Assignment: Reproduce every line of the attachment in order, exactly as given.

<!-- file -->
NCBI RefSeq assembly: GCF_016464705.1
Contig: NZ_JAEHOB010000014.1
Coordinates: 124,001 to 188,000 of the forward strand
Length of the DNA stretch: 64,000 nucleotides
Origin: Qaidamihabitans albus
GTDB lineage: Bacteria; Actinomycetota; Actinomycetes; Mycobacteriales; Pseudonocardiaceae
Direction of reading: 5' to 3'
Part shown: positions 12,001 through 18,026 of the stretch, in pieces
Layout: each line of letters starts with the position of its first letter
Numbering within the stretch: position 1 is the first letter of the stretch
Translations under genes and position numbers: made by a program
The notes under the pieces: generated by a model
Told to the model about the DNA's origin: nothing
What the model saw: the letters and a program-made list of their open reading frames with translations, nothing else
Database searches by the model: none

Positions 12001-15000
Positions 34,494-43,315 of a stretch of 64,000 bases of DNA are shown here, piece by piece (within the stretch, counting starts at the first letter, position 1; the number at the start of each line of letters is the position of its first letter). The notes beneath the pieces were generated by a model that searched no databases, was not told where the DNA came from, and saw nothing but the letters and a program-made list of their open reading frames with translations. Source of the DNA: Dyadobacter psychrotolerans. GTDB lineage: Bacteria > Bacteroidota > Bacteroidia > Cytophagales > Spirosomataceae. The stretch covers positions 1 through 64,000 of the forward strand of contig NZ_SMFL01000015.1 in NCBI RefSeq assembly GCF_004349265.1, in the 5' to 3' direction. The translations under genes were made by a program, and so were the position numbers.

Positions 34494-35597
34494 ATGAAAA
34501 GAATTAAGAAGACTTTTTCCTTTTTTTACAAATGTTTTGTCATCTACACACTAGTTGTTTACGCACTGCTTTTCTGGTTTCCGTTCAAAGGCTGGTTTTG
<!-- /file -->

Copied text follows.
NCBI RefSeq assembly: GCF_016464705.1
Contig: NZ_JAEHOB010000014.1
Coordinates: 124,001 to 188,000 of the forward strand
Length of the DNA stretch: 64,000 nucleotides
Origin: Qaidamihabitans albus
GTDB lineage: Bacteria; Actinomycetota; Actinomycetes; Mycobacteriales; Pseudonocardiaceae
Direction of reading: 5' to 3'
Part shown: positions 12,001 through 18,026 of the stretch, in pieces
Layout: each line of letters starts with the position of its first letter
Numbering within the stretch: position 1 is the first letter of the stretch
Translations under genes and position numbers: made by a program
The notes under the pieces: generated by a model
Told to the model about the DNA's origin: nothing
What the model saw: the letters and a program-made list of their open reading frames with translations, nothing else
Database searches by the model: none

Positions 12001-15000
Positions 34,494-43,315 of a stretch of 64,000 bases of DNA are shown here, piece by piece (within the stretch, counting starts at the first letter, position 1; the number at the start of each line of letters is the position of its first letter). The notes beneath the pieces were generated by a model that searched no databases, was not told where the DNA came from, and saw nothing but the letters and a program-made list of their open reading frames with translations. Source of the DNA: Dyadobacter psychrotolerans. GTDB lineage: Bacteria > Bacteroidota > Bacteroidia > Cytophagales > Spirosomataceae. The stretch covers positions 1 through 64,000 of the forward strand of contig NZ_SMFL01000015.1 in NCBI RefSeq assembly GCF_004349265.1, in the 5' to 3' direction. The translations under genes were made by a program, and so were the position numbers.

Positions 34494-35597
34494 ATGAAAA
34501 GAATTAAGAAGACTTTTTCCTTTTTTTACAAATGTTTTGTCATCTACACACTAGTTGTTTACGCACTGCTTTTCTGGTTTCCGTTCAAAGGCTGGTTTTG